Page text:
A tycoon known as China’s Warren Buffett has gone missing, prompting speculation that he has been ensnared by president Xi Jinping’s anti-corruption campaign and causing shares in the Hong Kong-listed subsidiary of his company to be suspended.
Fosun Group, China’s largest private-sector conglomerate, has been unable to reach its chairman Guo Guangchang since noon on Thursday, according to the local business magazine Caixin, which cited anonymous sources.
“We are still in shock,” one source at Fosun was quoted as saying by Hong Kong’s South China Morning Post. “Guo is very cautious in his handling of the government. As he often tells us, stay close to politics, but stay away from politicians.”
It remains unclear whether Guo, 48, has disappeared because he himself has been detained on corruption charges or is merely helping authorities with their inquiries into others.
Fosun Group is due to hold its annual meeting on Monday, where Guo usually makes a speech, Chinese news portal Sohu said. He was being questioned in connection with an investigation into the former Shanghai deputy mayor and director of the Shanghai free trade zone, Ai Baojun, it added.
In social media posts on Thursday cited by Caixin, witnesses claimed to have seen police taking Guo away at a Shanghai airport after he flew into the city from Hong Kong. Guo’s account on Weibo, China’s Twitter, had been scrubbed of all posts by Friday morning.
Guo is China’s 17th richest person with a net worth of $5.6bn (£3.7bn), according to Bloomberg News. He is a member of the Chinese people’s political consultative conference, a debating chamber that is part of the Communist party-controlled governmental structure.
Reports of Guo’s disappearance comes amid a corruption crackdown that has spread through the nation’s finance industry in the wake of this year’s stock market debacle.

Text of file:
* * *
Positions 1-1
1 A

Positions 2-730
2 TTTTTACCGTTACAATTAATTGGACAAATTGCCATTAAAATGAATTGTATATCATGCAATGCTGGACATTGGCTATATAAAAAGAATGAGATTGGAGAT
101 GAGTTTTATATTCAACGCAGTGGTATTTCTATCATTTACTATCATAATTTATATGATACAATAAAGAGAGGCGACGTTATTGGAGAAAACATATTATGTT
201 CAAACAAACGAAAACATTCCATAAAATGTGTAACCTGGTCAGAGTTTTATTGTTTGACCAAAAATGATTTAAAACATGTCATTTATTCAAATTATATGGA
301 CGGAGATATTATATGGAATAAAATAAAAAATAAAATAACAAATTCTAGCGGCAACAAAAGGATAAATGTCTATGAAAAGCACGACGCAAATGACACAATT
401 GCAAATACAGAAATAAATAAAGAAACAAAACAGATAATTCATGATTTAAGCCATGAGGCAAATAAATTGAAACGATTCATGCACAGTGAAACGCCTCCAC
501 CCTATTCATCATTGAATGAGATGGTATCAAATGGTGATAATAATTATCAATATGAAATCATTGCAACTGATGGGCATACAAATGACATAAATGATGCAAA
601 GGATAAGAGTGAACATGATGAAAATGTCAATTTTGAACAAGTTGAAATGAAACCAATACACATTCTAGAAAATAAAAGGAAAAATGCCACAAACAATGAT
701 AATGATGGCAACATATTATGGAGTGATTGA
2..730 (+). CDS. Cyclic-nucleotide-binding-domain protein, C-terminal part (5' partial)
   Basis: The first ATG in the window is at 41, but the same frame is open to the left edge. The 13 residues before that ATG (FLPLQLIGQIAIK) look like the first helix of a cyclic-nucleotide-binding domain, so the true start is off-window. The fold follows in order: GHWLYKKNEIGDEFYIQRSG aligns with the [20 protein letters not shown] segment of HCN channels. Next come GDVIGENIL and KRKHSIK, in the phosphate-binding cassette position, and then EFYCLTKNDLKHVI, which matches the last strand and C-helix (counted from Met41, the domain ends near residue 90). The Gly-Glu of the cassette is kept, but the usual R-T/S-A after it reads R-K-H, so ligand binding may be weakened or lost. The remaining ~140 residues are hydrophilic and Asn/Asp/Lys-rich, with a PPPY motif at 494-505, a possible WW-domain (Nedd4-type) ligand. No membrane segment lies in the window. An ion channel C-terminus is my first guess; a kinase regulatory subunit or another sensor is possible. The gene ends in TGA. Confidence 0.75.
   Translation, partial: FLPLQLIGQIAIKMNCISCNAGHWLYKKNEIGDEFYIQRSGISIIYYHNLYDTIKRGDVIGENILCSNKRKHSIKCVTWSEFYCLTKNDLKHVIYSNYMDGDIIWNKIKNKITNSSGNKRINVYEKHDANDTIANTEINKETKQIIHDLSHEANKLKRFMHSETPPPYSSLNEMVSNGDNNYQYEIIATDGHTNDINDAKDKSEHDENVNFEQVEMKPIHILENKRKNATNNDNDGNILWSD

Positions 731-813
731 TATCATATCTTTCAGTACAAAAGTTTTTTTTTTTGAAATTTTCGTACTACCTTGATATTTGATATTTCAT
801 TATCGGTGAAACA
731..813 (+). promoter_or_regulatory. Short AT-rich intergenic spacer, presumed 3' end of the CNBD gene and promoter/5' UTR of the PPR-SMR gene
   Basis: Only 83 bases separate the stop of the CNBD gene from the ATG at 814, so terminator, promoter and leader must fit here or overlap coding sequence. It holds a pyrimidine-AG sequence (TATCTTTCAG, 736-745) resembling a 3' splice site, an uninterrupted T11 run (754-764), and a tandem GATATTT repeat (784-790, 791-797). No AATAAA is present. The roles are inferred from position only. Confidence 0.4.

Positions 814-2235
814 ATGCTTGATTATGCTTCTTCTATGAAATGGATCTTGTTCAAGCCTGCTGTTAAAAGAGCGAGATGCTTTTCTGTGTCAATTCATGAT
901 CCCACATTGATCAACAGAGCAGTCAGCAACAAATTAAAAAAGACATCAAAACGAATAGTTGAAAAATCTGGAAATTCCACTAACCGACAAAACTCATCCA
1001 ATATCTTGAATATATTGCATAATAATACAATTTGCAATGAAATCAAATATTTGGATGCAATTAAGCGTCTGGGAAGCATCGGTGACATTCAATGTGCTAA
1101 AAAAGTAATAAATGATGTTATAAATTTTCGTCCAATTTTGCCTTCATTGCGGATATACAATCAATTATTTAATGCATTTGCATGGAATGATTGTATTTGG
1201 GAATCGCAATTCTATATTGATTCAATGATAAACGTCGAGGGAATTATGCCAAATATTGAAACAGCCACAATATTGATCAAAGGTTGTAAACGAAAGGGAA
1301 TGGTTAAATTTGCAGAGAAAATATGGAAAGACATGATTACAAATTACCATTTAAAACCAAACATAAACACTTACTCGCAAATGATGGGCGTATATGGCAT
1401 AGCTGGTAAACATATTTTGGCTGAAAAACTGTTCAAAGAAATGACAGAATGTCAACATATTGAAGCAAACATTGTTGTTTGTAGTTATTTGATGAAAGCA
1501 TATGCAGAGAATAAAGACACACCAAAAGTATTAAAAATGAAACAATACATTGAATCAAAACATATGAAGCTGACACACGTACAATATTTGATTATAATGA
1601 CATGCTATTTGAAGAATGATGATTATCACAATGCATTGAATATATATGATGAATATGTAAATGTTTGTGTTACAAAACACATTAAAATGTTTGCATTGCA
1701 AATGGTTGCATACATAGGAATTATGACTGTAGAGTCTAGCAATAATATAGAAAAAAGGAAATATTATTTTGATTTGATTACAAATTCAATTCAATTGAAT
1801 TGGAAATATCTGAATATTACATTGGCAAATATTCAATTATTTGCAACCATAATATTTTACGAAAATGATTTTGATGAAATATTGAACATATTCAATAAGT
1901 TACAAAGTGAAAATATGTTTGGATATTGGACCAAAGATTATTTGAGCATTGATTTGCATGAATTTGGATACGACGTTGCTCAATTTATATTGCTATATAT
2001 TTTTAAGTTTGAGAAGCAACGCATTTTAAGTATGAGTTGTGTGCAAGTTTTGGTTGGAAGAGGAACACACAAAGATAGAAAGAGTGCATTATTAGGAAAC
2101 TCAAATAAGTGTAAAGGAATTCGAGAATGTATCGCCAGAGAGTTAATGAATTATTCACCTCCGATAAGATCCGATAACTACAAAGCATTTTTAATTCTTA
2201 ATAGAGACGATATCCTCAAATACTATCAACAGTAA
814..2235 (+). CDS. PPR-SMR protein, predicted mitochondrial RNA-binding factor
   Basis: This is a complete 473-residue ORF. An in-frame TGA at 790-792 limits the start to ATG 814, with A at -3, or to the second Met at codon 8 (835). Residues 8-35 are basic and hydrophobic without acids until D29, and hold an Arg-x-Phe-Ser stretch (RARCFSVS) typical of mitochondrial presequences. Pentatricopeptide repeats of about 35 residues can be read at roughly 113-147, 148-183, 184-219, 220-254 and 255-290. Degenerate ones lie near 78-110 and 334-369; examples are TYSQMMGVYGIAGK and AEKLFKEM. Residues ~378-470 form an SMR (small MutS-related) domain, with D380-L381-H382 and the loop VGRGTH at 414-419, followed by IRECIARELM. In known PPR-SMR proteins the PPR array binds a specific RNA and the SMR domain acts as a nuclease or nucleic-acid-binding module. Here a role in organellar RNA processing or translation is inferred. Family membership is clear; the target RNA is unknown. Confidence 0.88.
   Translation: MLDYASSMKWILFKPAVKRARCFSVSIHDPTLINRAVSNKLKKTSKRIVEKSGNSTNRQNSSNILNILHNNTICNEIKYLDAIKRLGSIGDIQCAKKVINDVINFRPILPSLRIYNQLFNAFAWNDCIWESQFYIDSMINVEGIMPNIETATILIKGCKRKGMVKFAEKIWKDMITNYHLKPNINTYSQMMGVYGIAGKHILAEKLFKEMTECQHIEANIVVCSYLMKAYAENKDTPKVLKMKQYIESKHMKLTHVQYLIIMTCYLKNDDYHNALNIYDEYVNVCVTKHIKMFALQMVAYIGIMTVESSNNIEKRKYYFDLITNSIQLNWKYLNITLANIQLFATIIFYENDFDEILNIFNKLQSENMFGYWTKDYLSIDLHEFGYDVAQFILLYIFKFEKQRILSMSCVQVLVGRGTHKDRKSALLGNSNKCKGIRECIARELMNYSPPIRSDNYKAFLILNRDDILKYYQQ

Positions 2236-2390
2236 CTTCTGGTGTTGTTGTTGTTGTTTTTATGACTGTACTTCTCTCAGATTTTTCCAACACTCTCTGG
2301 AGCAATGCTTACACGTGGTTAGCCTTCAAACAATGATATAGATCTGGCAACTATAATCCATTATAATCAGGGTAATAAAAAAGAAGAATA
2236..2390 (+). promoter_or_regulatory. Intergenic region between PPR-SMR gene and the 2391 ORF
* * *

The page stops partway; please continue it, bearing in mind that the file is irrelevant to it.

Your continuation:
China’s financial watchdog, the securities regulatory commission, has stepped up investigations into local brokerage firms in recent weeks.
In August, the Fosun Group chairman was put under the spotlight when he was named in a corruption court case in Shanghai. According to state media reports, Guo was suspected of granting favours to an executive of a Chinese state-owned company in exchange for unspecified benefits.
On Sunday, China’s largest brokerage, Citic Securities, said it had been unable to contact two of its top executives.
Guo’s disappearance, if confirmed, would make him the most high-profile business figure to become caught up in the country’s anti-graft campaign.
At 48, Guo is one of China’s most powerful tycoons. This year’s Hurun rich list named him as the country’s 17th richest person with an estimated wealth of 50bn yuan ($7.8bn). Guo is the biggest shareholder in Fosun, which he founded with three classmates from Shanghai’s Fudan University.
Fosun has interests in industries as varied as pharmaceuticals, property, mining and even entertainment. The company has become a major international player, snapping up high-profile assets including Club Med, Cirque du Soleil and the landmark One Chase Manhattan Plaza in New York.
Source: Guardian, Bloomberg, The Economist